For any parent, the possibility of experiencing a natural or local disaster with your child is terrifying. Parents with children on the Autism spectrum, however, face more significant challenges—navigating the disaster event and recovery with a child who is hypersensitive to external stimuli, less able to process rapidly developing events and verbal instructions, and process emotions. To help the parents in your community with a child living with Autism Spectrum Disorder (ASD) to prepare for an emergency, share the following advice in your next citizen education outreach.
What is ASD?
ASD is a complex developmental disability whose symptoms typically first appear during childhood and adolescence. Individuals with ASD often face difficulties communicating and interacting with others. As a “spectrum” condition, individuals with ASD can experience a wide range of symptom severity. While there is no known cause of ASD, experts assert that early diagnosis and access to support services dramatically improves outcomes.
To help your child navigate a disaster scenario as safely as possible—both emotionally and physically—follow these best practices.
- 1. Emanate Calm
A child with ASD will be hyper-sensitive to your mood and anxiety levels, which means if you begin to panic outwardly, your child will too. It may seem like an impossibility during a natural disaster or terror event but summon all your strength to present a calm front for your child. A child with ASD will be better able to process your instructions if not spiraling into rapid panic himself.
- 2. Add Your Child’s Pertinent Medical Information to Your Emergency Preparedness Kit
Every family must have a stocked and easily accessible emergency preparedness kit. A well-built kit should include emergency and family contact information, batteries, water, non-perishable food items, and medications. For your ASD child, however, you will also want to include:
- Contact information for your child’s physicians and therapists.
- His/her health records.
- Nearby treatment facilities that can accommodate your child’s needs.
- A list of behavioral triggers and medical needs, in case your child is separated from you.
- Tools and devices to aid with your child’s triggers. For example, if your child has a sound sensitivity, add earplugs to your safety kit.
Also, involve your child in the process of building the emergency kit. Giving him a chance to take part in its creation will help him understand its purpose and have a sense of understanding, should the items ever be needed.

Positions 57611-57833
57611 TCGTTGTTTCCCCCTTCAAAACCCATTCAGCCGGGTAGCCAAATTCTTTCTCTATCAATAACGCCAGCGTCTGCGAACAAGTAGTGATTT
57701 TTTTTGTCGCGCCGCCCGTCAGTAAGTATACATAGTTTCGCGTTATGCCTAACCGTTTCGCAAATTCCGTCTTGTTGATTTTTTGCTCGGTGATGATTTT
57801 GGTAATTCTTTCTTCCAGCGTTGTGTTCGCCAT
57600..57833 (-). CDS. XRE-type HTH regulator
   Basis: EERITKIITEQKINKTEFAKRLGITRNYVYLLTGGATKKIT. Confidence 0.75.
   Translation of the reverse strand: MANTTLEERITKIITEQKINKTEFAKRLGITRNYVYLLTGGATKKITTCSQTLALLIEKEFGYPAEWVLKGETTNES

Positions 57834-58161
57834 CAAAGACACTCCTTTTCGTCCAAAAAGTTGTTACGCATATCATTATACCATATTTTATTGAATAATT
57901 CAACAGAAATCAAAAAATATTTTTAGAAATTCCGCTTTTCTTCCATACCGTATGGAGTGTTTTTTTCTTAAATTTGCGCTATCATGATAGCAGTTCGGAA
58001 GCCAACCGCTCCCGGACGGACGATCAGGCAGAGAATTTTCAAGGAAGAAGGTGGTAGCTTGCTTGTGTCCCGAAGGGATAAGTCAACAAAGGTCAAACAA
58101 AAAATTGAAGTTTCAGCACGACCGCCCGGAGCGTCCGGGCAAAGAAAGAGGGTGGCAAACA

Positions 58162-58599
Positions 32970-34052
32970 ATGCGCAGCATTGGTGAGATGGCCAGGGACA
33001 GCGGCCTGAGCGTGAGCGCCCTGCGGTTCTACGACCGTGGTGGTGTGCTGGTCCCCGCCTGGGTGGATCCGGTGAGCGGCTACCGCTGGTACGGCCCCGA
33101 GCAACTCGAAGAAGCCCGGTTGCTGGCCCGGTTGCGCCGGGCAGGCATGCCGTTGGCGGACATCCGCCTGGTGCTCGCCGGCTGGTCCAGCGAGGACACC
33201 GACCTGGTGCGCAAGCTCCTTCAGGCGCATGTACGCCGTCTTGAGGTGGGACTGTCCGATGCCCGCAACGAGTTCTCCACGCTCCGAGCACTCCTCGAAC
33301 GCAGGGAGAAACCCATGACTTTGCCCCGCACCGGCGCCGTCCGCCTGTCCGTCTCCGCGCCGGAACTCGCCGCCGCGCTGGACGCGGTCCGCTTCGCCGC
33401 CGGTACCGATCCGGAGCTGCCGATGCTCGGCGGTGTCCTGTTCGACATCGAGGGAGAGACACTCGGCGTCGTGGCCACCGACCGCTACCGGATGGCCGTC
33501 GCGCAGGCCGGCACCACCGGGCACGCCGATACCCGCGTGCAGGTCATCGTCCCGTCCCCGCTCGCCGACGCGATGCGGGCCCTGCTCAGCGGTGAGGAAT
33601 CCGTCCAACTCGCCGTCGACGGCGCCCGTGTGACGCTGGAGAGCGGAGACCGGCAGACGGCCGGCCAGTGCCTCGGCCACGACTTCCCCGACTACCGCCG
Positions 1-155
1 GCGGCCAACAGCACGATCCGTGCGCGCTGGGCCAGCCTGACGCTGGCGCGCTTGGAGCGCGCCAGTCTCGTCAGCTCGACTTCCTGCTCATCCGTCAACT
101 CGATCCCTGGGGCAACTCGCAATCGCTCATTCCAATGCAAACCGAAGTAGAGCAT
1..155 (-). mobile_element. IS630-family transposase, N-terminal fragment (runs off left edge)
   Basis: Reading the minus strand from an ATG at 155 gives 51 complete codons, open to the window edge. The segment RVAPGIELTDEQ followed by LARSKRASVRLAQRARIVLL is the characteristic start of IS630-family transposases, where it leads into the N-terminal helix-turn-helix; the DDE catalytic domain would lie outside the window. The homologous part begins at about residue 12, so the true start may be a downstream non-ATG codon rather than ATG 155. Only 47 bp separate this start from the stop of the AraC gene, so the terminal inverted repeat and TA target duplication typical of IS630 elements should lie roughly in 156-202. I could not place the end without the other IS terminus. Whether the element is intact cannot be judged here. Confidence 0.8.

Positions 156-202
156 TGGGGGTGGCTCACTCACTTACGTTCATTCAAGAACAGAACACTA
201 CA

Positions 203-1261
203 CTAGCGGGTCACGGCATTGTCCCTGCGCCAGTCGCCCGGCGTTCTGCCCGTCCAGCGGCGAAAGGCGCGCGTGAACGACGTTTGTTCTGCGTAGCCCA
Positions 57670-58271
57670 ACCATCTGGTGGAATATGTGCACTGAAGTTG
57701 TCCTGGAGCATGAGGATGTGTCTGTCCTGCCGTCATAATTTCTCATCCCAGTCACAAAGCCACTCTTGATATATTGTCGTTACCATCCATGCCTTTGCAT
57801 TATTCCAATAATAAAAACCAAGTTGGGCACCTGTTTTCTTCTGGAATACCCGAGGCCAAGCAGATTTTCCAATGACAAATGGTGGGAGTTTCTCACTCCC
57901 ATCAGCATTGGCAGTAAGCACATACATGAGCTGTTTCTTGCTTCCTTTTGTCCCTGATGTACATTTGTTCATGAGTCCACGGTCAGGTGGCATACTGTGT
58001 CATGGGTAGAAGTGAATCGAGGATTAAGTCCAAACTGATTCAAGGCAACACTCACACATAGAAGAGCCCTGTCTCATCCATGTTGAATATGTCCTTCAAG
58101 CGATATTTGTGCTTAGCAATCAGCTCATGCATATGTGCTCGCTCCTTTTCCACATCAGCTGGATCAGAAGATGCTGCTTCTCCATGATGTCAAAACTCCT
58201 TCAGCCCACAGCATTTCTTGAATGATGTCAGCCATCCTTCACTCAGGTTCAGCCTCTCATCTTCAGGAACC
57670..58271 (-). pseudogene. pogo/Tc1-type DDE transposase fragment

- 3. Create a Communication Plan that Relies on Nearby Friends and Family
By developing a quickly actionable communication plan, when a disaster strikes, you will be one step ahead of the chaos of uncertainty and best able to minimize your risk of injury and loss. Your communication plan should also leverage help and support from trusted friends, family, and neighbors. Learn more about building a family emergency communication plan here.
- 4. Identify Your Child
Leverage local resources to help keep your ASD child safe. If your local emergency management office maintains a database of citizens with disabilities, register your child. Such records are used by public safety officials to help quickly locate disabled citizens during a disaster. Also, outfit your child with a medical alert bracelet that communicates that he/she has ASD and any unique circumstances, such as the child being non-verbal. If aided by a public safety expert, he or she will need to understand your child’s individual needs and limitations, even if the child cannot communicate them himself.
- 5. Arrange for Your Child’s Service Animal
If your ASD child utilizes a service animal, make sure your emergency preparations include your pet’s needs. Add pet food, extra water, food bowls, and veterinarian contact information to your emergency kit. Consider adding a GPS tracking pet tag to your animal so that he/she can be located during an emergency if you are separated.
- 6. Practice Safety Drills
Your child may interpret any event that interrupts his routine with frustration and resistance. By regularly practicing where to go and what to do in an emergency scenario, your ASD child will be better able to respond based on what you have practiced, rather than responding with confusion and distress.
There is no way to prepare emotionally for a local disaster, but every parent owes it to his family to take the steps necessary to plan as thoroughly as possible. An ASD child will need your most conscientious care and consideration during an emergency. By preparing tools in advance and having the support of trusted resources, you can give your child the attention and focus he needs as you navigate the events and move into recovery.
For practical ways to share these and other emergency safety best practices with your citizens, download our ebook, a Public Safety Officer’s Guide to Disaster Preparedness and Emergency Communications.